Reverse Halo sign or atoll sign

It manifests as a region of ground-glass haze surrounded by a complete or incomplete ring of consolidation [Figure 7]. Thought initially to be specific of cryptogenic organizing pneumonia (COP) it was subsequently reported in other pathologies. It has been seen in progressive or resorptive stages of COVID-19.[14],[22] It might represent disease progression with peripheral areas of GGO transforming into consolidation. The converse is also possible where central GGO might be an area of resorption in the midst of a consolidation.
Figure 7: 61-year-old male patient presenting with fever, cough and dyspnea with RT-PCR confirmed COVID -19. Non-contrast axial chest CT image obtained 13 days after symptom onset shows bilateral organizing consolidations with reverse halo (atoll) sign (red frames)

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Fibrosis

Fibrous stripes or areas of fibrosis in COVID-19 were reported by Pan et al.[14] in 17% of patients. It represents the healing of areas of pneumonia with the formation of fibrosis [Figure 8] and [Figure 9].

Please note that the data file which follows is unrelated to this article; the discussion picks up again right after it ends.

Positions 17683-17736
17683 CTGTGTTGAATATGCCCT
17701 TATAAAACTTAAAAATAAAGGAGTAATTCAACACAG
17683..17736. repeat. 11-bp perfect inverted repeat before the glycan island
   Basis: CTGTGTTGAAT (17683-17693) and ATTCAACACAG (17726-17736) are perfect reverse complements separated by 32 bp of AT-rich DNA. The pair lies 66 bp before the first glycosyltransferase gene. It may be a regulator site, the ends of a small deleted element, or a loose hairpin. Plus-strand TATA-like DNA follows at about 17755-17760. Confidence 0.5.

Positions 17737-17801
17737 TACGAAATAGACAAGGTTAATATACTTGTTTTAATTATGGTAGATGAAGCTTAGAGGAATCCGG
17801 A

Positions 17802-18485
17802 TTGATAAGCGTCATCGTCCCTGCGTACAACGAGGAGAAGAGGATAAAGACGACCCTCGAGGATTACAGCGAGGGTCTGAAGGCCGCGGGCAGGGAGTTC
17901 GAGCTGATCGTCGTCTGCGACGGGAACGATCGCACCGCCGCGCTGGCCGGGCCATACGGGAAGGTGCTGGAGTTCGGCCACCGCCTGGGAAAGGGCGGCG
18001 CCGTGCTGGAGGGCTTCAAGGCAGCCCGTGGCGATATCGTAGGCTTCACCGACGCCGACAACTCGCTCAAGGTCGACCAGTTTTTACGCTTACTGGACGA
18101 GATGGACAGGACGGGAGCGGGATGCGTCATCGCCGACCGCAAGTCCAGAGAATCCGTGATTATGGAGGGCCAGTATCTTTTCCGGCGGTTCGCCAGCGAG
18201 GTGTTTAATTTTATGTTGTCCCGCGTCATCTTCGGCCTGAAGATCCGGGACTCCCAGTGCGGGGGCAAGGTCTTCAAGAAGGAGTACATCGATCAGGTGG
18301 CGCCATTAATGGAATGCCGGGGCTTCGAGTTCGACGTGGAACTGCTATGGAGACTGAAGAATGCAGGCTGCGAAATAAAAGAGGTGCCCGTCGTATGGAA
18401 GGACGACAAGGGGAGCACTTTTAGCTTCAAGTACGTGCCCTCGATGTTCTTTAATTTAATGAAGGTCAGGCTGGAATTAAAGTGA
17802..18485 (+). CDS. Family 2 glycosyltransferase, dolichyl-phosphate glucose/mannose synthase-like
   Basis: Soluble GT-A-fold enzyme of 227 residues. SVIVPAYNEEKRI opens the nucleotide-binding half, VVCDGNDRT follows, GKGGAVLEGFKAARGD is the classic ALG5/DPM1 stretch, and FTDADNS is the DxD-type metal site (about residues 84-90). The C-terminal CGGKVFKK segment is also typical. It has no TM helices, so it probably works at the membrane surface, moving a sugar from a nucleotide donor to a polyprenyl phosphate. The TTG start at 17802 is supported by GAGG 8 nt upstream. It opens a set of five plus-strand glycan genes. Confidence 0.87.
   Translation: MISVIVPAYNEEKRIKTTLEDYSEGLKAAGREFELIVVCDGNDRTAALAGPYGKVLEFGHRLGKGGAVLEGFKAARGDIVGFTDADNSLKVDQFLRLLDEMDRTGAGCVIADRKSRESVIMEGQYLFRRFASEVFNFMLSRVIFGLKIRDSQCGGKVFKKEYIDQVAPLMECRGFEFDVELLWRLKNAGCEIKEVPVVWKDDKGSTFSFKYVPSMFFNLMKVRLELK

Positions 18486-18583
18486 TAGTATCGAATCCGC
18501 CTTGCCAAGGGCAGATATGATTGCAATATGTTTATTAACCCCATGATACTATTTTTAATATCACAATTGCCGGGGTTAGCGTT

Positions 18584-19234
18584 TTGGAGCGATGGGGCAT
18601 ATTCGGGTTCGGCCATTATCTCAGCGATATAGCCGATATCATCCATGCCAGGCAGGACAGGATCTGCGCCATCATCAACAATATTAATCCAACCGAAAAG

Figure 8: 55-year-old female patient presenting with fever and cough with RT-PCR confirmed COVID -19. Non-contrast axial chest CT image obtained 18 days after symptom onset shows bilateral curvilinear or wavy opacities. The wavy opacities (red arrows) assume arc like shapes and represent perilobular opacities suggesting organizing pneumonia with formation of fibrous stripes. Note is also made of pleural thickening on right side (black arrow)

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Figure 9: 36-year-old male patient presenting with fever, cough and dyspnea with RT-PCR confirmed COVID -19. Non-contrast axial chest CT image obtained 16 days after symptom onset shows multifocal peripheral consolidations in both lungs with formation of fibrous stripes (black arrows on right side) and segmental bronchial wall thickening (red arrow on left side)

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Airway changes